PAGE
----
There are a number of associated terms, of course, (and a legion of brands to match); if you want a chuckle, check out the alphabetical list of headwords on the right of Urban Dictionary’s “vape” page. I won’t try to go into all of them, but here’s one glossary (here‘s another). The medium for the nicotine, flavoring, or whatever you put in your vaporizer is generally called “e-juice” or “e-liquid.” Another term for the device is “PV,” for “personal vaporizer.” Basic tools of the trade have been shortened to “atty” (atomizer), “cart” (cartridge) and “bat” (battery). A souped-up PV is called a “mod” (short for “modified”), which should not conjure up visions of the Mod Squad. A “clone” is a fake, basically, a knock-off or counterfeit. The sensation of a puff of vapor going down is called a “throat hit.” Regular old tobacco cigarettes are known as “analog cigarettes,” though there’s nothing digital about an e-cigarette; the association with e-mail and other computer-spawned e’s is fortuitous.

We are entitled to wonder why vaping became so popular so fast. Much is made of its role as an aid to giving up smoking, with accompanying debates over how safe it really is — debates that continue to rage, though most observers agree that they are less toxic than old-fashioned cigarettes. It seems likely that many vapers took it up for that reason. Vaping is cool rather in the way that smoking used to be: not rebellious exactly, but a bit transgressive, a little dangerous, developing a subculture recognized by the general population. But there’s also the technological factor. Vaping is in because it has produced new gadgets and lots of opportunities to mess around with them. The engineer types like having things to play with, and the techno-buffs revel in the latest improvements. There’s also the rage for anything new that occupies a surprising number of our fellow citizens, which I have cited before as a powerful force behind new concepts and expressions in our discourse.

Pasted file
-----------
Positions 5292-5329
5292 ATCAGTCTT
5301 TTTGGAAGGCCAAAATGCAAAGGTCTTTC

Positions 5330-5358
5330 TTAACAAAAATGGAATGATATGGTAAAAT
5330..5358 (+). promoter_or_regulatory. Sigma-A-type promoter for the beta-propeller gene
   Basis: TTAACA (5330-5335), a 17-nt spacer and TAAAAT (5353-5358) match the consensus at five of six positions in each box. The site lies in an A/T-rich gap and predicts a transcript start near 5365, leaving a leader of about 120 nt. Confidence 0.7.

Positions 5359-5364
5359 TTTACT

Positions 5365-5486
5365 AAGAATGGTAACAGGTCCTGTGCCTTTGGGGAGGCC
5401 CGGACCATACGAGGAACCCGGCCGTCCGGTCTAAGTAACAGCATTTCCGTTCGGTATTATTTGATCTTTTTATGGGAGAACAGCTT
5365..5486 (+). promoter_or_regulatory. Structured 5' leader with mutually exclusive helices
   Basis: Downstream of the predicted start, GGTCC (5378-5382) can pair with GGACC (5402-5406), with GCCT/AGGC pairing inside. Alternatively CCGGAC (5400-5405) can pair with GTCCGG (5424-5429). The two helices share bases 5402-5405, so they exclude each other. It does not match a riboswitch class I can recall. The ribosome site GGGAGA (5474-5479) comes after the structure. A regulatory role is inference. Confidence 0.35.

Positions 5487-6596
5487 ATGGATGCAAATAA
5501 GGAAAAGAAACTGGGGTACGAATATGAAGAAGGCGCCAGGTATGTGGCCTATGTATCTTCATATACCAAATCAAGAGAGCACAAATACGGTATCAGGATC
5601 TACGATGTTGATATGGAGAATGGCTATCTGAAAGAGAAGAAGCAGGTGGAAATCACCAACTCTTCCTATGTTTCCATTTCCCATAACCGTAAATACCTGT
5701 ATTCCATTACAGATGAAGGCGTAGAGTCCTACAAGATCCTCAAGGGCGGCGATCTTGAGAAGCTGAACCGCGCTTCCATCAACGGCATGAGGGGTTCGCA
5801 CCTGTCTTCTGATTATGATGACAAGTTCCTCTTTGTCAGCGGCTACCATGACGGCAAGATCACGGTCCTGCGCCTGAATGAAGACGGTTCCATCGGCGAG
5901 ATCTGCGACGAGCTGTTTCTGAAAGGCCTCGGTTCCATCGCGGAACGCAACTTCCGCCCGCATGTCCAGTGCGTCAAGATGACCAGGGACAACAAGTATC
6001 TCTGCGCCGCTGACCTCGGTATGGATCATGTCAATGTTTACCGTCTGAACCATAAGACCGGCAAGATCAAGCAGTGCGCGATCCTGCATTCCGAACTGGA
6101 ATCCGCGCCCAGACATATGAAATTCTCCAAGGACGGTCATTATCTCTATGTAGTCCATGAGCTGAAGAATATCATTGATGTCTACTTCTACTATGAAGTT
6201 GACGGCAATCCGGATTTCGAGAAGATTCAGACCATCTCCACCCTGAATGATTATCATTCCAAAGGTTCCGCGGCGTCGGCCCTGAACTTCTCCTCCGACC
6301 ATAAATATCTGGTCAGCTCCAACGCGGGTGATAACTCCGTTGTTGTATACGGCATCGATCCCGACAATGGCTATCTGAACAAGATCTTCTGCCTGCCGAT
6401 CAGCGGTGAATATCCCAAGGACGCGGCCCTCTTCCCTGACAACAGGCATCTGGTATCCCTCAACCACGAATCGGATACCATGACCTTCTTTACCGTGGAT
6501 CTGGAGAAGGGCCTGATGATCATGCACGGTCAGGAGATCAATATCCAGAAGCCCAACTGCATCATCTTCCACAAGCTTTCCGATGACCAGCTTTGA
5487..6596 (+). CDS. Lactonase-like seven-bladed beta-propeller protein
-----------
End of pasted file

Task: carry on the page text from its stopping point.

Tags: , , , , , , , , ,